European Sociological Association Conference, Murcia, Spain Sept 23-26 2003


At Murcia, the Ageing in Europe Research Network will hold paper sessions that focus on empirical and also theoretical and conceptual aspects of research on ageing. These sessions will continue some of the discussions that started in Helsinki but some new themes have been added. The RN is now calling for proposals for papers, for the eight sessions of our Ageing in Europe stream.

In case you need additional information (e.g., if you are not sure whether your paper fits with the topic of a session), please contact the RN co-ordinators.

1. Ageing Societies and the Welfare State in a Comparative Perspective

This session is concerned with the ageing of societies, how this relates to welfare state systems, and the impact of individual ageing in European societies as a multilevel phenomenon to be analysed in a comparative perspective. Papers may discuss the ageing of societies as a challenge for modern welfare systems; compare service systems and the use of services; consider the relationship of welfare states to other societal institutions such as the family, social networks and voluntary institutions; or compare welfare state reforms relevant to ageing and the development of old age. The focus of this session is on comparative approaches that help to conceptualise the complex multilevel structure of societies or provide empirical analysis on ageing and the welfare state or consider methodological aspects.

2. Challenges of Globalisation for Ageing Societies

This session will include examining the utility of the idea of globalisation for studies of ageing, especially for rethinking strategies for political and cultural inclusion in later life and how to empower older people, in both developed and developing countries. Does globalisation imply a new political economy of ageing?

3. Ageing, Diversity and Social Inequality

The individual ageing process is socially divided according to several dimensions such as gender, class, ethnicity, sexuality and disability. The ageing of societies has also an impact on institutional structures, the extent of diversity and inequality, and how these are measured. This session could include papers on disability rights and equality; ageing and vulnerability patterns; otherness, diversity and exclusion.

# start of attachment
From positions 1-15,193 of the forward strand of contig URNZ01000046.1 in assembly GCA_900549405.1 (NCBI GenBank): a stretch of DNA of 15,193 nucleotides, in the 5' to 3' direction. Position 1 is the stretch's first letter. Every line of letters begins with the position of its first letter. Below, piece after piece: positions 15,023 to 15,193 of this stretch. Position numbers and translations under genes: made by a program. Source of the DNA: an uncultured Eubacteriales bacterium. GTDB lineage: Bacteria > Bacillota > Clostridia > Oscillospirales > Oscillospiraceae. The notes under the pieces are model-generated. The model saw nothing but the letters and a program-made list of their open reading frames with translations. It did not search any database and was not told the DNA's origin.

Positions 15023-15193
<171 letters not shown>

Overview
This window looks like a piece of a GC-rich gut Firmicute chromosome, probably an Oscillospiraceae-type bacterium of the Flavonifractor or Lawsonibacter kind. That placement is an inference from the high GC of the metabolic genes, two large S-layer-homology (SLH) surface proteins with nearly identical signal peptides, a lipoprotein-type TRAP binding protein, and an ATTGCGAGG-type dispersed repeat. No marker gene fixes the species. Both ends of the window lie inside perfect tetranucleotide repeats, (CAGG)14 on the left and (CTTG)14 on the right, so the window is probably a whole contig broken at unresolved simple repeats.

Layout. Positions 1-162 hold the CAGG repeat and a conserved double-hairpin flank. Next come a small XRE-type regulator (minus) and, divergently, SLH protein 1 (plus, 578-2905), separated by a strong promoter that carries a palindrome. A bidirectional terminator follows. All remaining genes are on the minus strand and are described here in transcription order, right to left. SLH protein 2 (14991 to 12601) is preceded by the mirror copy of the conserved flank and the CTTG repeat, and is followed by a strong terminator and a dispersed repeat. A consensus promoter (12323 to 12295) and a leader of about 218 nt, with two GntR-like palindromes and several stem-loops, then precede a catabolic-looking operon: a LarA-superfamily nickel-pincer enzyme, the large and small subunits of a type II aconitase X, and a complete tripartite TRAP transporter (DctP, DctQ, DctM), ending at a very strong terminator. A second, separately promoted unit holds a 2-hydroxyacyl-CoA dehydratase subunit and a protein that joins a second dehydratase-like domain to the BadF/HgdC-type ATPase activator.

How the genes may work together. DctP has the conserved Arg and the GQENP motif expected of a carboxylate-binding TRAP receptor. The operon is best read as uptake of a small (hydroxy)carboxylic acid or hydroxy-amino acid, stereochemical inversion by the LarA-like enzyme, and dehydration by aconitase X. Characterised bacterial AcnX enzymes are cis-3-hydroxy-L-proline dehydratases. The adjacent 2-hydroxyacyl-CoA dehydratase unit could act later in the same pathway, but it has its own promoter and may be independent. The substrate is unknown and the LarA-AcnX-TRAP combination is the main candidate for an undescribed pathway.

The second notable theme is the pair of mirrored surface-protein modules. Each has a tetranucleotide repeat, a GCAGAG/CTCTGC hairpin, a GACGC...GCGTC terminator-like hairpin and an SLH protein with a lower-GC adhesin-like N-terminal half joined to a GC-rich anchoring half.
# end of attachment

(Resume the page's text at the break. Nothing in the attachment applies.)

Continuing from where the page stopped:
4. Labour Markets and Retirement

Transitions in midlife between employment and retirement have become de-institutionalised - with fuzzy boundaries and flexible timing, but this may be more so for some social groups, and countries, than others. Papers in this session could address - growing diversity in retirement experiences; age discrimination legislation; flexible employment options; the gender divide in pension and retirement options; work-family conflicts in midlife; policies concerned with raising the effective age of retirement; insecurity of older workers' employment.

5. Caring Relationships, Services and Health

This session is concerned with developments in caring relationships, including both informal care and statutory/voluntary service systems, how each of these sources of care relates to the health, wellbeing, social networks and autonomy of older people, and the social policy implications of changes in the caring mix.

6. Alternative Discourses of Ageing

This session considers the different 'voices' surrounding ageing, including papers on the phenomenon and discourse of the Third Age (identity and consumption) and the Fourth Age (differentiation according to health and dependency); the discourses of policymakers/service providers and of users; discourse and power inequality; the views of older people; the social construction of age through discourse.

7. Families, Ageing and Intergenerational Relationships

 (joint session with Families RN) Living arrangements and relationships with family members across generations are closely bound up with ageing. Papers in this session could consider emerging family forms; expectations of relationships with family and friends and how these influence identity and status; value differences between generations and according to gender, class and ethnicity; conflicting demands on family members in relation to gender, class and ethnicity; transfers of economic, practical and emotional support between generations; impact of new family forms and relationships on support between generations.

8. Quality of Life in Old Age: the UK Growing Older Programme (organiser: Alan Walker)

This session will explore quality of life among older people and papers exploring conceptual and methodological issues and those reporting older participants' own perspectives would be particularly welcome.

This Call for Papers is also published on the Ageing in Europe website:



An abstract of about 150-250 words should be sent to the relevant RN co-ordinators by Feb 28th 2003. We will notify acceptance of papers by April 30th 2003.


Registration should be made on the form at:

Please note that a reduced rate conference fee is available for those registering by June 15th 2003. More information concerning the conference will be available on the same website.

Jay Ginn Andreas Motel-Klingebiel Ricca Edmondson Joint co-ordinators, Ageing Research Network